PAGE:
When the president appeared in Cushing, White House image-makers positioned him in front of huge stockpiles of pipe — tons and tons of pipe. Message: Obama loves pipelines. “Under my administration,” the president said, “we’ve added enough new oil and gas pipeline to encircle the Earth and then some.”

But Obama wasn’t in Cushing because he has approved so much new pipeline. He was there because he is facing bipartisan opposition, in Congress and across the country, for blocking the proposed Keystone XL pipeline that would bring about 700,000 barrels of oil from Canada to refineries in Texas every day, creating thousands of new jobs in the process. The opposition appears to be growing, and there’s good reason to believe Obama will be forced to reverse himself in the next few months.

A new Gallup poll shows that 57 percent of Americans say the government should approve building Keystone. That number includes 81 percent of Republicans, 51 percent of independents and 44 percent (a plurality) of Democrats. The only good news for the White House is that most Americans aren’t following the issue very closely, at least not yet.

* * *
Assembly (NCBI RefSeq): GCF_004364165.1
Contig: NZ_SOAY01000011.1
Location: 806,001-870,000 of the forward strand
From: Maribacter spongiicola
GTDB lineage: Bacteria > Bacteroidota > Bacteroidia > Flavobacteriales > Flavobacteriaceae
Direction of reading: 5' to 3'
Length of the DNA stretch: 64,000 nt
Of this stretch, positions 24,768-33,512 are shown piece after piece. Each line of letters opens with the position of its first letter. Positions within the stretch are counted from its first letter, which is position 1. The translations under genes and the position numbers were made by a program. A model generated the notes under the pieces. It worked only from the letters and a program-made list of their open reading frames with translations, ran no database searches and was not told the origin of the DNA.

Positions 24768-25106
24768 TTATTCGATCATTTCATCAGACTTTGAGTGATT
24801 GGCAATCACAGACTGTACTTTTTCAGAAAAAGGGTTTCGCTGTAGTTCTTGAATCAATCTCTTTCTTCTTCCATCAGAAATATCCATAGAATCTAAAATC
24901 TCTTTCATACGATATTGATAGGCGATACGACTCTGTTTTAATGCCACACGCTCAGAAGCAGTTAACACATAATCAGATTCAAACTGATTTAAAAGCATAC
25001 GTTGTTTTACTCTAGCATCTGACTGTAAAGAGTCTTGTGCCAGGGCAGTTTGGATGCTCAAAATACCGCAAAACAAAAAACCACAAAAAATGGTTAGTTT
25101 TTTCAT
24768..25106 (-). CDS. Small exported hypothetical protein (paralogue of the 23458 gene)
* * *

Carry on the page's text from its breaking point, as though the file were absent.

In Cushing, the president announced he will expedite approval of the relatively short southern portion of the Keystone project, known as the Cushing pipeline, which will take oil that is already in Oklahoma down to the Texas refineries. “I’m directing my administration to cut through the red tape, break through the bureaucratic hurdles and make this project a priority,” Obama said.

But Republicans quickly pointed out that a) presidential approval wasn’t necessary for that portion of the pipeline, since it is all domestic, and b) it was Obama’s agencies that were responsible for the red tape and bureaucratic hurdles in the first place. “He’s out in Oklahoma trying to take credit for a part of the pipeline that doesn’t even require his approval,” said House Speaker John Boehner.

The GOP has also pointed out that there are many, many pipelines already crisscrossing the United States, including some that cross the Canadian border. In fact, Republicans say, Obama is the first president to deny a permit for a cross-border pipeline.